Working With Allies, Enemies & Other Strangers
Glenn M. Parker, author of “Cross-Functional Teams”, is a consultant who works with organizations to improve quality and productivity by creating high-performance teams. His training and team-building techniques are becoming the standard for building teams in today’s business place. His ideas, techniques, and advice have been utilized by many companies such as, Merck and Company, Johnson & Johnson, Bristol-Myers Squibb, 3M, and AT&T. Parker lives in Lawrenceville, New Jersey with his wife Judy. In his spare time he plays tennis, cheers on the Philadelphia 76ers, and plans his next vacation. His book, ...view middle of the document...
The members of cross-functional teams often function under self direction. They do not require specific directions. However, decision making in a team may depend on majority but is more often being lead by a manger or team leader. As with any team, the leader plays a very important role but leading a cross-functional team is much more difficult. The main reason these kinds of teams are made up is to deal with a complex subject or to resolve a demanding issue. The leader of cross-functional teams must have a diverse technical background to understand the subject and the contributions that are made from its diverse members. Team leaders also need to clarify their team’s authority and to make a decision about key issues. One of the main issues with cross-functional teams is that they do not have the authority to make decisions and implement them. Some teams will take the responsibility of making a decision under the assumption that they automatically are entitled to that kind of authority.
It may be obvious, but an effective team needs to have a clear set of goals, a common purpose, and a clear mission. Because cross-functional teams are different from other teams, setting goals is very critical to its success. “One of the most important roles that clear goals play on a cross-functional team is to reduce the potential of conflicts and minimize past differences among the various disciplines represented on the team.” (p. 81) Members of a team seem to have a clear understanding of what they must deliver but are not sure where his or her piece of the puzzle fits in the overall prospective. Therefore, team members are only concerned with what they have to get done and are less inclined to any commitments toward the total project to make it work. To resolve this issue, the development of a common goal, which all members are willing to accept and support, needs to be thought out carefully and thoroughly that support the objective.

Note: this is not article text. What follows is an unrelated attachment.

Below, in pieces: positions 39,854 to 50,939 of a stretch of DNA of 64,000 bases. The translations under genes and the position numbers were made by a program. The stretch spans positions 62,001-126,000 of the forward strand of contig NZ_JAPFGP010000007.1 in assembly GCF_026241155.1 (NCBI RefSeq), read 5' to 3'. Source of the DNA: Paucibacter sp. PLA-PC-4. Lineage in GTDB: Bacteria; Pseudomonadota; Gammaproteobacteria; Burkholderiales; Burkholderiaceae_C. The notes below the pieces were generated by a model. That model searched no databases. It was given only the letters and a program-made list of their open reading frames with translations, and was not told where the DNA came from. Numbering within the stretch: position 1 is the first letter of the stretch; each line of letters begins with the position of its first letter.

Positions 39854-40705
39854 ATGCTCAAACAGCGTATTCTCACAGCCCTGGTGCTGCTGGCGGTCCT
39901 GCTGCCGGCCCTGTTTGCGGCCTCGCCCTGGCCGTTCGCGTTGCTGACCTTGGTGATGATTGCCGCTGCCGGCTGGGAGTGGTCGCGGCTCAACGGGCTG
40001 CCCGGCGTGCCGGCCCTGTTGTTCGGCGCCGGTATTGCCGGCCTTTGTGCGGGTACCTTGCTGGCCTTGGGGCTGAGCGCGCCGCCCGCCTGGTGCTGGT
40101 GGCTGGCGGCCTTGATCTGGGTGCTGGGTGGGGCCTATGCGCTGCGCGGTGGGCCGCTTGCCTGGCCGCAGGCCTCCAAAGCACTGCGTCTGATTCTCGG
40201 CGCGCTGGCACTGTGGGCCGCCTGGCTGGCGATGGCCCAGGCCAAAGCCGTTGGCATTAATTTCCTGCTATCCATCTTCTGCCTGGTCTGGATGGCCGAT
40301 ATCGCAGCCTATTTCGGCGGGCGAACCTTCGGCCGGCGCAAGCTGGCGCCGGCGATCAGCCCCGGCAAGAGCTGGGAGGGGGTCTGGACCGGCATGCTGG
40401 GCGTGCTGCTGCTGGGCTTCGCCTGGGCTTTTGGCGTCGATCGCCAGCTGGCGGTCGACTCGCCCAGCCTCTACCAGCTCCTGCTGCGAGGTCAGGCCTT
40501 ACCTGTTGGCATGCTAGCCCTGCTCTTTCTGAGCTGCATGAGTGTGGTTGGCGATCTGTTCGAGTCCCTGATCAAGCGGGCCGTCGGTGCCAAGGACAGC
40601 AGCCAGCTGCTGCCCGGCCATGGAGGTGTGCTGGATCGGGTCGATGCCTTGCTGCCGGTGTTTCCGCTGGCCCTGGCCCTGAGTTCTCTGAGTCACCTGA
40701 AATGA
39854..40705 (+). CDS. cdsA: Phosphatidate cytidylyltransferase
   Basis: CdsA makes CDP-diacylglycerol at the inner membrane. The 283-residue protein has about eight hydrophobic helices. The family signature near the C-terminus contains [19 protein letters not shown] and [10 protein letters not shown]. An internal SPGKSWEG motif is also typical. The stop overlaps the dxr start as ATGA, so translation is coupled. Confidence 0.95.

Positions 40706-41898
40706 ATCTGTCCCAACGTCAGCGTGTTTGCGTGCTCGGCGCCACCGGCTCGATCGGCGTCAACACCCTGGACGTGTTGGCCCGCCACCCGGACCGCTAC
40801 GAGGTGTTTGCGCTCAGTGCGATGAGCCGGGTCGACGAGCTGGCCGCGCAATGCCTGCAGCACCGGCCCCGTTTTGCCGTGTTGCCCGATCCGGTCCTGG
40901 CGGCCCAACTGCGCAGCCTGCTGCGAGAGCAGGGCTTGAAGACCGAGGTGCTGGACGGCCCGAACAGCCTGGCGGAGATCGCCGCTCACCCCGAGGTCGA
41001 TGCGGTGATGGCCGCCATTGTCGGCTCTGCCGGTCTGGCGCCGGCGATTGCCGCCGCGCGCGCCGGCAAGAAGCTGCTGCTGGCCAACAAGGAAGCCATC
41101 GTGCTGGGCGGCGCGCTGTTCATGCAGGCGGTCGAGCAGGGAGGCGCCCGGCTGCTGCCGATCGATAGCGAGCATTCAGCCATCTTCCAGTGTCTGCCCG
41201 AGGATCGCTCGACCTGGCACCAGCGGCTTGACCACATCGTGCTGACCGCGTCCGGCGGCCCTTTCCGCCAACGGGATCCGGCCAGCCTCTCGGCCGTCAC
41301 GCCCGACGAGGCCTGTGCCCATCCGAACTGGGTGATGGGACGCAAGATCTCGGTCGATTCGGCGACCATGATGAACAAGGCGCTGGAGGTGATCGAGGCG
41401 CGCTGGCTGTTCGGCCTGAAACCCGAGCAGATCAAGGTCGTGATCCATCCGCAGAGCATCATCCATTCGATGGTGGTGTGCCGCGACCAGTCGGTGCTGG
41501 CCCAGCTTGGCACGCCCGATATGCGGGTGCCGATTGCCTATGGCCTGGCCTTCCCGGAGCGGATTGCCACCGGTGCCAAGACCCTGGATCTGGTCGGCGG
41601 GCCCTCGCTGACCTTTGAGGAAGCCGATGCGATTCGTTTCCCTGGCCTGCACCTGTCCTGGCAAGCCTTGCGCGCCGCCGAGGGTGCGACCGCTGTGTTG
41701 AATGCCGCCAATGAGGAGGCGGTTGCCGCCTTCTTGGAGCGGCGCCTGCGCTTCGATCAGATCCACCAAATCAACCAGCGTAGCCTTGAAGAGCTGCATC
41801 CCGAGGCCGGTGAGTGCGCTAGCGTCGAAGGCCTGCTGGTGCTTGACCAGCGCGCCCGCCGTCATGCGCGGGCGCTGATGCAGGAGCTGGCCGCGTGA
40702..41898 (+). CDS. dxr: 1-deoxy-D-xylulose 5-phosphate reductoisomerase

In cross-functional teams, every team member is going to be faced with increased responsibility and is going to wonder how they are personally going to benefit from their participation on the team. Department managers will rarely see their employee’s performance on a team and will not always get a complete view of what they did. It is up to the team leader to be in charge of giving the department manager the input that he or she needs to factor in an employee’s reward. Organizations are then required to shift their individual reward programs to team reward programs. While there will always be a need to reward an individual who goes above and beyond the call of duty, team reward programs have been put in place to be given when the job is complete. Even individual rewards must acknowledge people who are effective team players, offer their expertise, and pitch in and help out when necessary.
Cross-Functional teams provide an excellent opportunity for an employee to demonstrate their unique work...